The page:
Nov 11, 2010 11:23 AM GMT
    Time for the republicans to Put up or shut up

    Republicans have been feigning that they are deficit reducers .... here's your chance

    REDUCE ...............

    The Joint Commission on Deficit Reduction just gave you the groundwork
    They gave some really Draconian measures
    including increasing taxes
    ..... but the republicans don't have the balls and as usual they're lying through their teeth
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    Nov 11, 2010 3:21 PM GMT
    riddler78 said
    B787 saidThey ran on a platform almost exclusively about shrinking government and America's $14-trillion debt. And they got elected, sweeping the House with 63 seats and six Senate pick-ups. But since election day, ask any Republican in the House and Senate exactly which government programs they plan to cut in order to cut the $1.3-trillion deficit and they become back-peddling, rambling idiots, offering more spin than the washer/dryer section at Sears.

    Sunday morning's news shows, the first since Democrats received what President Obama called a "shellacking," were awash with partisan rhetoric about swollen debt, angry voters and "taking the country back." But substance was in short order.

    On NBC's Meet the Press, host David Gregory hammered South Carolina Sen. Jim DeMint to be specific in detailing the programs Republicans would slash, in particular, whether they'd touch defense and/or entitlement programs like Social Security and Medicare. DeMint was clearly uncomfortable with being put on the spot, and after repeated dodging and regurgitating endless talking points, Gregory persisted in pressing him for specifics. Again, DeMint fidgeted and cleared his throat so much I thought they'd wheel in an oxygen tank.

    It's like a disease. I've not seen one Republican leader, from DeMint to Rep. John Boehner to Rep. Eric Cantor to Sen. Mitch McConnell answer the "which specific programs would you cut" question with a straight answer. That's because their campaign platform was based on smoke and mirrors and disingenuous politicking. All designed to dupe a frustrated, angry and desperate electorate. The truth is, they won't cut defense spending, they won't touch Social Security and Medicare, and they won't touch veterans benefits, which they all admit.

    Let's put the numbers in perspective: the Unites States budget is $3.6-trillion. Approximately $2.2-trillion, or 61%, goes to fund Social Security, Medicare and defense. The remainder is split between the following: 14% to safety-net programs that aid struggling Americans (i.e. food stamps, child-care assistance and unemployment insurance); Vets/federal retirees 7%; transportation infrastructure 3%; education 3%; scientific and medical research 2%; and 5% misc. Another 6% goes toward interest payments on the debt. So if you take the major entitlements, defense and veterans off the table, as well as the debt service, that leaves about 16% in discretionary spending, or $576-billion available for cuts. Not a lot to work with especially given all the fiery campaign rhetoric about the GOP's magical fix on the economy through reduced spending and big cuts.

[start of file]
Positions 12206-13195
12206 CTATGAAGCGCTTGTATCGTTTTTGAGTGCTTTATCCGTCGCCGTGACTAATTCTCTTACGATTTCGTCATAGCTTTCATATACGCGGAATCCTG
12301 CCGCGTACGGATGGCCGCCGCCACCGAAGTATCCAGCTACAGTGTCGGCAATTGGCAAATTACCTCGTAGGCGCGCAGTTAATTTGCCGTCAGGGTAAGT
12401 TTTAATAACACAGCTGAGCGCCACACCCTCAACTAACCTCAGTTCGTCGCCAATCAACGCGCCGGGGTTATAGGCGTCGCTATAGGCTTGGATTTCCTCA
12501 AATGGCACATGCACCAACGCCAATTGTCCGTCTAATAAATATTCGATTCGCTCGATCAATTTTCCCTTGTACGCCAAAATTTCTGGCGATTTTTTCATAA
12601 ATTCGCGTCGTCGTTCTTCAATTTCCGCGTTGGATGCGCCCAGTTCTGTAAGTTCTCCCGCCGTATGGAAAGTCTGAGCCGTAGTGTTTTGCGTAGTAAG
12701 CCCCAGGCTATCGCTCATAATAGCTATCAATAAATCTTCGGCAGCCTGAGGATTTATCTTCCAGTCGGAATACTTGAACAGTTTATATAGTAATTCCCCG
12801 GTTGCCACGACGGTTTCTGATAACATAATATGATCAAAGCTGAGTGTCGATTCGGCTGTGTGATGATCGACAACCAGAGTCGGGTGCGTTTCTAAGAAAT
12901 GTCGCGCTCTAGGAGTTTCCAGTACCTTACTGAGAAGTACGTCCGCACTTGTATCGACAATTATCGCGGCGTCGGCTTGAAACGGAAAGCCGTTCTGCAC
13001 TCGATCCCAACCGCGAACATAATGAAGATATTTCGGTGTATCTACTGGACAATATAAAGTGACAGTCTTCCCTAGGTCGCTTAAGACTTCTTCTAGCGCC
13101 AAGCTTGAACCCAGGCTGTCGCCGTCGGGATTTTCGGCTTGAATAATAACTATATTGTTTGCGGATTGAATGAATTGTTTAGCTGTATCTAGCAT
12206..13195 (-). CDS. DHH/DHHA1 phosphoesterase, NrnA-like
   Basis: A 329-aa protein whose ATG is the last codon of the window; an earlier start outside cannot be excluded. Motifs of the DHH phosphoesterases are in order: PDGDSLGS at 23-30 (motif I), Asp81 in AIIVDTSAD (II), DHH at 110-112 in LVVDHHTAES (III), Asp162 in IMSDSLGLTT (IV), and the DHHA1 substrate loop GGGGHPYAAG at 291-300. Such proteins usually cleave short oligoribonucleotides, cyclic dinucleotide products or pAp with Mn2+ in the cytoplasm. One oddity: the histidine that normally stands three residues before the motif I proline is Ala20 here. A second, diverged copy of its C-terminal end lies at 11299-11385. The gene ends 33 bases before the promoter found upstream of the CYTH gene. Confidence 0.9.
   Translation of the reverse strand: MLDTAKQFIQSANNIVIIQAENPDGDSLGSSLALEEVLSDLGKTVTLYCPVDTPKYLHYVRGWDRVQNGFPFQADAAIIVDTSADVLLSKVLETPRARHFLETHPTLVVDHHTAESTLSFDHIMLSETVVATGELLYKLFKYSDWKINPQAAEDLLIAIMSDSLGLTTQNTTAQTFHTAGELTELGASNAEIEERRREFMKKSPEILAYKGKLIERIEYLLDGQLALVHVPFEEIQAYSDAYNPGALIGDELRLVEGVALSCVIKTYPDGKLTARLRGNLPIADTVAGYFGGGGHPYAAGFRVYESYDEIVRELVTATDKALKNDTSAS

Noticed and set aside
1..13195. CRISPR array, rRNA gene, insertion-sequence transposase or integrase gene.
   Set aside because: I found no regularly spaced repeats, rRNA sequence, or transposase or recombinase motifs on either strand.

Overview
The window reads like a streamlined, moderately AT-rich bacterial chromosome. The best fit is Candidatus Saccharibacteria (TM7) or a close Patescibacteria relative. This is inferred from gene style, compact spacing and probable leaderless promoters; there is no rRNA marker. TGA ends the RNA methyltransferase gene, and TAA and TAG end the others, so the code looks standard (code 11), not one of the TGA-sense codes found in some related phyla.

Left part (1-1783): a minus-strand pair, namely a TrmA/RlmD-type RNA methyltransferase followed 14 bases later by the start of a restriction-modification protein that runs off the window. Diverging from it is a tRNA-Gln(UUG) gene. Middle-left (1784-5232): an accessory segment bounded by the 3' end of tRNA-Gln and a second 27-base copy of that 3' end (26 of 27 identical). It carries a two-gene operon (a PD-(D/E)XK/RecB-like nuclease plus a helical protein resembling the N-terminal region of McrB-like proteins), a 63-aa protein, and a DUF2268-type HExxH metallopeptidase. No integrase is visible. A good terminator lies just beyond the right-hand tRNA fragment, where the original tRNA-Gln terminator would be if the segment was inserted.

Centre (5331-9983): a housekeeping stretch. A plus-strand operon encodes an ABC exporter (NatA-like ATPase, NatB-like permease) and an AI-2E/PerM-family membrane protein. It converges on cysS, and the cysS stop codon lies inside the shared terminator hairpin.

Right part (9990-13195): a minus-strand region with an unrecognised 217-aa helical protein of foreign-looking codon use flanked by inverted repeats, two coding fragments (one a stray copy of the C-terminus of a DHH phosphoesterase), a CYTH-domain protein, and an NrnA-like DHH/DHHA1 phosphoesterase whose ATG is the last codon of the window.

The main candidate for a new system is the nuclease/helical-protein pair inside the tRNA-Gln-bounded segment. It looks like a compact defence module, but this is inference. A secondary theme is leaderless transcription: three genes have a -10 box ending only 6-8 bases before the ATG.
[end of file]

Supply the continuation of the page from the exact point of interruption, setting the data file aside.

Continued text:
Now here's the kicker: throw in a loss of $700-billion over 10 years which the government would lose in revenue if the Bush tax cuts are extended for those earning over $250,000 -- which the GOP is aggressively pushing for -- and that's a whole lotta fuzzy math.

    To be sure, Republicans are quite good a spin. After eight years of runaway spending during the Bush years, where the GOP controlled both the House and Senate for most of that time, they quite successfully convinced voters last week that they were the fiscally-responsible party who should again be given back the controls to rein in Obama's and the Democrats' excessive spending. Voters apparently have very short memories. And as the above numbers prove out, Republicans' promise of smaller government and cutting the deficit and debt is a promise they won't be able to keep.

    By: Andy Ostroy

    ::Maybe the voters who permitted this absurd result on Election day missed the constant bitch-slapping from the Bush years...who knew?::


    Republicans good at spin? Sorry, the "absurd result" was precisely what voters wanted - gridlock and it was a probationary period for Republicans to show they can come up with a plan to reduce spending and taxes while stopping the radical and rapid encroachment of government - particularly the healthcare reform act.